Good Fire

Flagler County is proud to present Good Fire, a video about the local use of prescribed fire, a technique used to reduce the buildup of hazardous wildfire fuel, thus providing increased protection for people, their homes, and their community.  At the same time, prescribed fire can optimize the maintenance and growth of local ecosystems, those native plant and animal species whose habitats depend on periodic fire.


The vast majority of Florida’s natural ecosystems evolved over time as a direct result of the natural occurrence of fire. Each natural community found in our area such as pine flatwoods, coastal strand, sandhill, coastal dune, and maritime hammock contain a unique combination of plants and animals that have evolved to thrive within those natural communities. Those combinations of flora and fauna help to predict the periodicity and intensity of naturally occurring fires.  While some natural communities might catch fire every 2-3 years during lightning season, others would burn every 7-10 years.

As humans expanded our reach into the natural areas, we traditionally extinguished fires as soon as they started — so human intervention has had an effect on the periodicity and intensity of fire. Instead of the cyclical “burning off” of small amounts of vegetative fuel every few years, natural areas build up dense stockpiles of burnable, organic fuels.  As we reduce the periodicity of the natural fire, the potential for larger, more intense and destructive wildfires increases.

Within the last 30 years scientists, citizens, and local and federal governments have come to recognize the public safety benefits that occur from a rigorous and cautious application of fire to natural areas.  As a county that has seen several seasons of intense and destructive wildfire since the 1980’s, Flagler County, the City of Palm Coast, and other local municipalities identified the benefits of controlled burning as a tool for preventing wildfires, while maintaining the biological integrity of our citizen-owned wildland assets.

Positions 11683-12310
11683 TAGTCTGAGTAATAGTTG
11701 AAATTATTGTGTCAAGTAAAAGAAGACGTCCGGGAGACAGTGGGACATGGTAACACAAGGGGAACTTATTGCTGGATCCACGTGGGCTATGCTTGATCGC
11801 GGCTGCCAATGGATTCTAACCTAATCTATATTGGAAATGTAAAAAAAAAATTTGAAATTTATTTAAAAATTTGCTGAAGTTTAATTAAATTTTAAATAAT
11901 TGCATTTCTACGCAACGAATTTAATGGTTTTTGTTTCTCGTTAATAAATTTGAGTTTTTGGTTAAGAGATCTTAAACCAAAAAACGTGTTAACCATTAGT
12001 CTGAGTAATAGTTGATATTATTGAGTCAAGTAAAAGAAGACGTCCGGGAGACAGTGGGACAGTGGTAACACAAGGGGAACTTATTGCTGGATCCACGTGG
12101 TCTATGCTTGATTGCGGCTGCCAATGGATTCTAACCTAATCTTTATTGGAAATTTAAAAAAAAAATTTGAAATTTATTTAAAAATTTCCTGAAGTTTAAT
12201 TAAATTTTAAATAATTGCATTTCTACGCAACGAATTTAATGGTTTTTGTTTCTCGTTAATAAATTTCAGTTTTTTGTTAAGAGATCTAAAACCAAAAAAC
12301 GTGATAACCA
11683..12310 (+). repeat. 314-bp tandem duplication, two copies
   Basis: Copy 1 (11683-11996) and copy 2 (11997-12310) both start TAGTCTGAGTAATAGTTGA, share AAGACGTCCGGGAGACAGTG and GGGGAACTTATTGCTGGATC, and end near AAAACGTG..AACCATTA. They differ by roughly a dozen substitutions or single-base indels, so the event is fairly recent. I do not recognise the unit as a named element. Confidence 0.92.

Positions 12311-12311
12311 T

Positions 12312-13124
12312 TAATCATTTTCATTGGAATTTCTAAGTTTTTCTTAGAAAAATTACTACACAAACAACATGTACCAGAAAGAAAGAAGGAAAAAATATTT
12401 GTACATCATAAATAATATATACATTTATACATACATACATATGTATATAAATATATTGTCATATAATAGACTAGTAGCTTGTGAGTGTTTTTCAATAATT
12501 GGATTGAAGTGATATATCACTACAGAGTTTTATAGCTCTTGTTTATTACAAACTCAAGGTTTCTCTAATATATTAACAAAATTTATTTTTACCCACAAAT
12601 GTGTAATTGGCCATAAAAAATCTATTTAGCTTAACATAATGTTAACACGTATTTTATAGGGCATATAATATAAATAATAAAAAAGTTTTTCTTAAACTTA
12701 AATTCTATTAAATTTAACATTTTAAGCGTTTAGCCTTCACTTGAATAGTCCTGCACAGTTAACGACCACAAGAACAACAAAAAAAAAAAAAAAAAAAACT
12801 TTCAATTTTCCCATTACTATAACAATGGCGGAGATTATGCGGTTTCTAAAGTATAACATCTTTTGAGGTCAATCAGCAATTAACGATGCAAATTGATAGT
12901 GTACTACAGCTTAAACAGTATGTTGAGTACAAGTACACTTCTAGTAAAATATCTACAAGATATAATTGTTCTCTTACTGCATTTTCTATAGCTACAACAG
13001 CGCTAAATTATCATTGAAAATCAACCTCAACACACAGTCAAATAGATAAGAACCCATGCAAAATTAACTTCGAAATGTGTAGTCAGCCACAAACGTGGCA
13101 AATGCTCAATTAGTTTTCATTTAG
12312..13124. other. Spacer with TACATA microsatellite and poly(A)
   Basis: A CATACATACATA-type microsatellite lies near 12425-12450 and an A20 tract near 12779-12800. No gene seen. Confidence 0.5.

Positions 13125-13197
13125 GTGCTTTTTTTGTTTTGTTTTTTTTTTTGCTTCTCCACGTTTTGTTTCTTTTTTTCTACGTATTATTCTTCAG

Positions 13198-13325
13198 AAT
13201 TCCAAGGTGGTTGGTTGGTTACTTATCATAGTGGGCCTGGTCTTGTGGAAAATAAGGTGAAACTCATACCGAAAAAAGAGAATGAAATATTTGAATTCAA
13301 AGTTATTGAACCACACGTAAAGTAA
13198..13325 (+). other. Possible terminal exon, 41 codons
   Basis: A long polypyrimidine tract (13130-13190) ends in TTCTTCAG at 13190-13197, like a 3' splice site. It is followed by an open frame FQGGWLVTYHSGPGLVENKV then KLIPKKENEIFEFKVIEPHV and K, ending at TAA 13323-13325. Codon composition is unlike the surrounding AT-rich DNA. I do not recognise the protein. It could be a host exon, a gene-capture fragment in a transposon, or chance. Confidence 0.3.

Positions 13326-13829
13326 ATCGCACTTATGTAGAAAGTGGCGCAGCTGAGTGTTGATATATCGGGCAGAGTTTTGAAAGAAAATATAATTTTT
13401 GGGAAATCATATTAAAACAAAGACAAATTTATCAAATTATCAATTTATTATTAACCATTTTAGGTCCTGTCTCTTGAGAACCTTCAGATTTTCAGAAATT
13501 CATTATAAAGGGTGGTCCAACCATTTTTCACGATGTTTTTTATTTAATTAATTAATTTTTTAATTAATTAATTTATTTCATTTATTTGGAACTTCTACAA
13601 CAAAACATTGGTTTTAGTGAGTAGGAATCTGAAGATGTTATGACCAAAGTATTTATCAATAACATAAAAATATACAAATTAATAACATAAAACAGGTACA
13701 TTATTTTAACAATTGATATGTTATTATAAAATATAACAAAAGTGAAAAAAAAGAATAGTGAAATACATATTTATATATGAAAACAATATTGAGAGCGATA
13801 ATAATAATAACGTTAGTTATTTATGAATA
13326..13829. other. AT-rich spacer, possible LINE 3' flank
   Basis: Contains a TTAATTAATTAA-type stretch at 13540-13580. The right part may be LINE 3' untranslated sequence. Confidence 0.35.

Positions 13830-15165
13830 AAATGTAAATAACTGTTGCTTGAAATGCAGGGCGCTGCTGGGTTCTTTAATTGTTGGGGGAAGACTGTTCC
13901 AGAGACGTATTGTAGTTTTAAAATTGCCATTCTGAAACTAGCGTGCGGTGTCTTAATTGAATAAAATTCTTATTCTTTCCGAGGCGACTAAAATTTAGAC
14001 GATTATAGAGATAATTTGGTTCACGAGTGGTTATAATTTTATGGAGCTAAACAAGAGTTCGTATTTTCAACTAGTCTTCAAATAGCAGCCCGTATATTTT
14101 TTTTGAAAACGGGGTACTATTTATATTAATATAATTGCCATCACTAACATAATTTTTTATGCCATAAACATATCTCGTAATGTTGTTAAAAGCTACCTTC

In every instance that Flagler County plans a controlled burn, details such as the condition of the fuels, the expected wind patterns driving fire behavior and the fate of the smoke plume are considered.  Recent and expected rainfall, and even fluctuations in the relative humidity are all factored in before proceeding.  Trained and certified personnel monitor these, and other parameters.  When favorable conditions align, they create a plan for on-site fire control resources based on the expected fire behavior.  The unexpected is considered as well, and emergency contingency plans are documented.

That information is submitted to our local Florida Forest Service office — in the form of a fire “prescription” — for review and agreement on approach, safety considerations, protocols, and contingencies. Once approved, personnel are mobilized to the site. Current site conditions are observed and if deemed in compliance with the prescription, controlled burning can commence.  If not, the event is postponed or cancelled.

Multiple agencies put feet on the ground for a prescribed burn, often including the Florida Forest Service, Flagler County Fire Rescue, Flagler Emergency Flight Operations, Flagler County Land Management, and various prescribed-fire contractors.  Once firing operations are successfully completed, staff will remain onsite to perform “mop-up” until conditions are such that the site can be cleared of personnel.  Staff will also monitor the site for several days after fire operations are ceased.

The film “Good Fire” was written and sequenced by Michael Lagassé, the Land Management Coordinator for Flagler County since 2011. “Having grown up just up the road in Saint Augustine, and feeling the way I do about our unique natural resources, I’m thrilled that I’m able to play a part in Flagler County’s effort to accomplish its stewardship goals for its truly top-notch natural areas and parks like Princess Place Preserve, MalaCompra Park, River to Sea Preserve, and Haw Creek Preserve.”

Another notable contributor is narrator and co-writer Zachary Prusak, Florida Fire Manager and Central Florida Conservation Program Manager at The Nature Conservancy.  Prusak is responsible for administration and oversight of the Florida Chapter of the Nature Conservancy fire management program.

Just as each controlled burn is a collaborative effort with multiple agencies involved, Flagler County could not have produced “Good Fire” without the critical contributions of Land Managers, Biologists, and Fire Managers from all over Florida and Georgia who contributed materials to the film.